Quote from Bill Davidsen <davidsen@xxxxxxx>:
John Bradford wrote:
now...hm, it all started when i upgraded from kernel 2.4.19 to 2.6.0
in late decemeber, the system worked very fine for a week or so
(having great response times!) but then all of a sudden the problems
started. 2 disks died. then my gigabit network card was only able to
transmit 200kb/s (but this was really a hardware problem, a new card
is working fine again, well...). a week later the next disks are
having problems and i have yet to RMA three disks. and now the next
two disks..., i'm getting insane ;) i can't see any EXT3 error anymore
*g* the next disks will be reiserfs only to see other error messages
;) well, but that doesn't solve the problem of 6 disks within 2
months...this is so unlikely.
Please read the FAQ, fix your mail application - you are sending long
lines, and don't break the CC list.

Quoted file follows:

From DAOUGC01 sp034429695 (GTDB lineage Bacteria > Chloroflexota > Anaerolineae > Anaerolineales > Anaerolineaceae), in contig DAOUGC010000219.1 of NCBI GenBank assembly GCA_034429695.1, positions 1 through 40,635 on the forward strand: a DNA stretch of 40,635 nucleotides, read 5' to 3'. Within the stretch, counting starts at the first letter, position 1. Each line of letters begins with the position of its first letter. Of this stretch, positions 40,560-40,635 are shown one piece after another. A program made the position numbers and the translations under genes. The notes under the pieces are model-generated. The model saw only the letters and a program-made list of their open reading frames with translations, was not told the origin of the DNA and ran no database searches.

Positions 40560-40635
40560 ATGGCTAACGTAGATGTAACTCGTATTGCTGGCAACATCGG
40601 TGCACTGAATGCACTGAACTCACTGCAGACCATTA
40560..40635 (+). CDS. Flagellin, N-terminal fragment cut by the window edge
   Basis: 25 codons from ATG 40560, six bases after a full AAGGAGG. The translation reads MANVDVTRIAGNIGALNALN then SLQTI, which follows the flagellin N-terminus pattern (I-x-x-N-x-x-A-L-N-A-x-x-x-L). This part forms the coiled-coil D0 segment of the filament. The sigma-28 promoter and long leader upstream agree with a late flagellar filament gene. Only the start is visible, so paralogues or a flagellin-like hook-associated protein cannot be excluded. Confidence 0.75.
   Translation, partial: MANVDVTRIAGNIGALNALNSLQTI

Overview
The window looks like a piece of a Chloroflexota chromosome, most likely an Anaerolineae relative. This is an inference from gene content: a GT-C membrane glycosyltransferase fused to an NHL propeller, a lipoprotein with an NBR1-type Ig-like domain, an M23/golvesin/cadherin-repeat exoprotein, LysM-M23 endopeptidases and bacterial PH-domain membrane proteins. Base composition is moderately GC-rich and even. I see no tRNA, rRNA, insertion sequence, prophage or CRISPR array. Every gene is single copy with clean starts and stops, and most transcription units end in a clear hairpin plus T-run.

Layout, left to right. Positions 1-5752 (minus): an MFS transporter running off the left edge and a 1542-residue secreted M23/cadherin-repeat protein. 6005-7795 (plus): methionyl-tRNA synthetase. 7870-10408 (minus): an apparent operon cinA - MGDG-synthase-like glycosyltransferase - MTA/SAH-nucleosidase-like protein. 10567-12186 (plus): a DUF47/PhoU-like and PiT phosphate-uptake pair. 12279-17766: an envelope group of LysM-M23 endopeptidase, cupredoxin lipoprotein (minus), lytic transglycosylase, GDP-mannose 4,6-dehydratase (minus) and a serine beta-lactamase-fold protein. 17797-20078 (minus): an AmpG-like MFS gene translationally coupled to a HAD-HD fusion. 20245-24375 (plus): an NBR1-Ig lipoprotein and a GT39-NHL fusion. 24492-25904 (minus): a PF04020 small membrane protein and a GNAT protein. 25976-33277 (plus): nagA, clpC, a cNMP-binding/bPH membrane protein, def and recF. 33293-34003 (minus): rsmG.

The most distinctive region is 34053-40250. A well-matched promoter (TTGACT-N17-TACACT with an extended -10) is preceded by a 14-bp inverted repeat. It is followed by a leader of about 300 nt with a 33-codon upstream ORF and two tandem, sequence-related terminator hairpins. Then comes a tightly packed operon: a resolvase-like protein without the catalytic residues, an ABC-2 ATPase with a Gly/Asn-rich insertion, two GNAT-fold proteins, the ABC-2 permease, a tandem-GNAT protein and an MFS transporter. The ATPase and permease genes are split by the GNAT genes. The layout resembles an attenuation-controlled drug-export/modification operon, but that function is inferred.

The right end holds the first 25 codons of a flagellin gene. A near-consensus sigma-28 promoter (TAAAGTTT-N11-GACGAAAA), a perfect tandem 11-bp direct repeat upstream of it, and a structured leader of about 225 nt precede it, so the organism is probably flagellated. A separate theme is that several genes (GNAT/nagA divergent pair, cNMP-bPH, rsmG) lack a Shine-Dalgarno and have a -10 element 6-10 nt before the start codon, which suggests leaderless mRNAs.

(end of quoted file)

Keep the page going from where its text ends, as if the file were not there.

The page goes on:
As to your problem, look at the LBA sector addresses in the error
is your drive really over 100 EB? No...
I think we could assume that (a) he never told the kernel the disk was "over 100 EB" and (b) the kernel was trying to use that LBA anyway. Which could be due to either a kernel bug or memory corruption (or CPU problems, but unlikely).
What I was trying to point out is that the error message is clearly
the result of a problem elsewhere. Unless the drive firmware is
buggy, or something very strange is going on inside the drive, (bad
internal RAM or something like that), then the kernel did send a
request for a sector which is well out of range. What caused that
request we don't know - quite possibly corruption of some filesystem
structure on the disk caused that request, but it's important to be
clear that the error message is the expected response to a request for
such a high block number, and doesn't within itself indicate a problem
with the disk.
I.E. Even though there is every chance that the drive is faulty, the
posted error message doesn't indicate a drive failiure in itself, and
you should look elsewhere.